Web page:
Hidden Heroes 2015

Every year, The Andrew Goodman Foundation highlights excellence in social change leadership at the Annual Hidden Heroes Award Ceremony. Launched in 2009, the program aims to inspire, educate and reward people who take personal responsibility for healing the world. The Hidden Heroes program recognizes and provides a grant to mid-career non-profit and social enterprise leaders. In addition the program honors a Legacy Award, Humanitarian Award, Media Hero Award, and Social Justice Advocate Awards. A Fellowship opportunity for emerging leaders to work at Hidden Hero organizations is organized through a partnership with The Roosevelt Institute.

Twenty-one social change leaders have received over $105,000 in grants and resources since 2009; we’re excited to welcome five new change agents to the Hidden Heroes community!

2015 AGF Hidden Heroes: 

The Freedom Food Alliance is a collective of small rural and urban farmers, activists, artists, community members and political prisoners who use food as an organizing tool to address food sovereignty, environmental justice, prisoner justice and economic justice. The collective believes it is important to bridge the gap between urban and rural because strong regional unity can create sustainable alternatives and tackle injustices in communities.
Leah Penniman is an educator, farmer, and food justice activist from Soul Fire Farm in Grafton, NY. She is committed to dismantling the oppressive structures that misguide our food system, reconnecting marginalized communities to land, and upholding our responsibility to steward the land that nourishes us. As a core member of the Freedom Food Alliance, Leah cultivates life-giving food for incarcerated people and their loved ones. She also runs an on-farm restorative justice program that is an alternative-to-incarceration for area teens. Leah’s work as a farmer and educator has been recognized nationally by the Fulbright Distinguished Awards in Teaching Program, Presidential Award for Science Teaching, YES! Magazine, the Teaching Channel, New Technology Network, College Board, National Science Teachers Association, Edutopia, Center for Whole Communities, and Rethinking Schools. Leah holds a MA in Science Education and BA in Environmental Science and International Development from Clark University.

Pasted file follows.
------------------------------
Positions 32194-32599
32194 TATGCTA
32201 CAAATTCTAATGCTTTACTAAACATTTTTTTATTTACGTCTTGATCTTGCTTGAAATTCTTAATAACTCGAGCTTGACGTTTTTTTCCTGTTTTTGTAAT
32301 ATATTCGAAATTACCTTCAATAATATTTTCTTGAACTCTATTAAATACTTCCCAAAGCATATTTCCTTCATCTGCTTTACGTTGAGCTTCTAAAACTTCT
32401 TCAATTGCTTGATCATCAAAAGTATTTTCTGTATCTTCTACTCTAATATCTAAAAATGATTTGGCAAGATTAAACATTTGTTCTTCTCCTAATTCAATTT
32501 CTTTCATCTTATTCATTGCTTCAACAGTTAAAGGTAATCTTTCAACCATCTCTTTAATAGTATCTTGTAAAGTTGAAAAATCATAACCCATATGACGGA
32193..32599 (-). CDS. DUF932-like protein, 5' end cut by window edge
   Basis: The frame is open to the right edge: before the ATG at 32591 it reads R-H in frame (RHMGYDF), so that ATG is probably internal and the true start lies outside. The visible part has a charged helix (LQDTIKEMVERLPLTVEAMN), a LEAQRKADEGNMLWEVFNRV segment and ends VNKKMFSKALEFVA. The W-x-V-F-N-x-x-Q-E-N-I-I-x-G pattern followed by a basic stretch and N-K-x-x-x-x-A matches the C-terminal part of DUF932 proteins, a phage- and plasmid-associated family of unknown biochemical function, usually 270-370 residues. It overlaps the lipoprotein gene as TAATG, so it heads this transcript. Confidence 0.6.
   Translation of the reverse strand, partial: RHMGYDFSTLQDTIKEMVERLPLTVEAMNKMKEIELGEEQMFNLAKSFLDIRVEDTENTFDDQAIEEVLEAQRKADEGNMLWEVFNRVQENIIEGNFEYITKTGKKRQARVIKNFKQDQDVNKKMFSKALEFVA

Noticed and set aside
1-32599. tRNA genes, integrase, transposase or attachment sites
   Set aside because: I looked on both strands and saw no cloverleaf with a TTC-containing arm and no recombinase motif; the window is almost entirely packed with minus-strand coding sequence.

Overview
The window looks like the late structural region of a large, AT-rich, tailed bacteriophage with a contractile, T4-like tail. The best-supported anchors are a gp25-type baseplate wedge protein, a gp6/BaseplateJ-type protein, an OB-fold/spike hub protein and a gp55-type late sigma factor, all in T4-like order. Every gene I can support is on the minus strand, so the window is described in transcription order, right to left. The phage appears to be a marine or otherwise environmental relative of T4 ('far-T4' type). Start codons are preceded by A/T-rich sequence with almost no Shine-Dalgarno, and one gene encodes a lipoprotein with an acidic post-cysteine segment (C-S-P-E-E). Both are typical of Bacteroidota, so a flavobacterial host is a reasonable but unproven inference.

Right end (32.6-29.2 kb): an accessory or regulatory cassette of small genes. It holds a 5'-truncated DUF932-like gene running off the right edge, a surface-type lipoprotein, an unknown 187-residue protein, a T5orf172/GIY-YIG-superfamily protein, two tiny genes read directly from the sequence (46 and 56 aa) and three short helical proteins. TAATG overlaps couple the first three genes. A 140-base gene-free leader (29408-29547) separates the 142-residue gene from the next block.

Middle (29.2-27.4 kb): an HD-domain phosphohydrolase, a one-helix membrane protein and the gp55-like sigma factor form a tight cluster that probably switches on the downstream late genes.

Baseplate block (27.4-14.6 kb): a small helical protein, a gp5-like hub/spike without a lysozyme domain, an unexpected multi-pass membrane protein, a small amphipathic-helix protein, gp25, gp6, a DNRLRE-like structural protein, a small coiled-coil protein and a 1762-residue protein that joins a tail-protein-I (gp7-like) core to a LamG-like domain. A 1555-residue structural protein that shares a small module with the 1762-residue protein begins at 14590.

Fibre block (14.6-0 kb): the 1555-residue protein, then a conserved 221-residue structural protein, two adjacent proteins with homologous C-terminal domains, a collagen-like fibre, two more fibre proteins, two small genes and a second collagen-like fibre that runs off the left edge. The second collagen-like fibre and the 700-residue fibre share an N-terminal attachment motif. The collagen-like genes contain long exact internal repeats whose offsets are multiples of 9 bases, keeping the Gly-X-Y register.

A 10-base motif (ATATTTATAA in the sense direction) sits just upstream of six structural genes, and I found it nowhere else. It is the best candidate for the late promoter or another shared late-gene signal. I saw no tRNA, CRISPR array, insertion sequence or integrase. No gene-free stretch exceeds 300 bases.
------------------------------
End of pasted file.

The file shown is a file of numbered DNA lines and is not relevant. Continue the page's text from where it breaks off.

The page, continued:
Justine Zinkin is CEO of Neighborhood Trust Financial Partners. She has overseen the dramatic growth of the organization since 2002, cultivating the organization as a national leader in the financial empowerment and asset development fields. Justine has more than 15 years of experience in nonprofit and community development work. Justine joined Neighborhood Trust Federal Credit Union and its nonprofit affiliate, Credit Where Credit Is Due (renamed Neighborhood Trust Financial Partners in 2012) in 2002 in order to support its mission of financial empowerment in the Washington Heights community. Neighborhood Trust’s signature Financial Empowerment Integration Model is now in over 30 locations in New York City, and their technical assistance arm has provided services in major cities nationally. In 2013 the New York City Mayor’s Office named Neighborhood Trust one of New York City’s ten most innovative nonprofits. Justine has been a featured speaker at various financial services innovation and asset development convenings, including the Center for American Progress, Center for Financial Services Innovation, Corporate for Enterprise Development, PopTech, and TEDx. Justine holds an M.B.A. from Columbia Business School, an M.S. in Population Studies from Harvard University’s School of Public Health, and a B.A. from Brown University.

The Reciprocity Foundation is a world-class, contemplative 501c(3) nonprofit organization founded in 2005 by Taz Tagore and Adam Bucko to help homeless and foster care youth to break the cycle of poverty by starting a meaningful career, entering a college program, finding independent housing and healing from abuse/trauma. They offer a unique combination of holistic and career-and educational advancement programs to facilitate “inner” and “outer” transformation in the lives of homeless youth. They are the only agency providing this unique set of services in the five boroughs of New York City and receive countless referrals from youth shelters, drop-in centers, legal clinics, foster care agencies and health clinics.The Foundation serves youth ranging in age from 15-25 years. Over 80% of youth served identify as both youth of color (primarily of African American or Hispanic descent) and as Lesbian, Gay or Bisexual. Roughly 15% of youth in their programs are HIV+ and 10% were formerly incarcerated. The Reciprocity Foundation collaborates with foster care agencies, supportive housing developments and shelters for homeless youth to provide seamless, long term programming and support.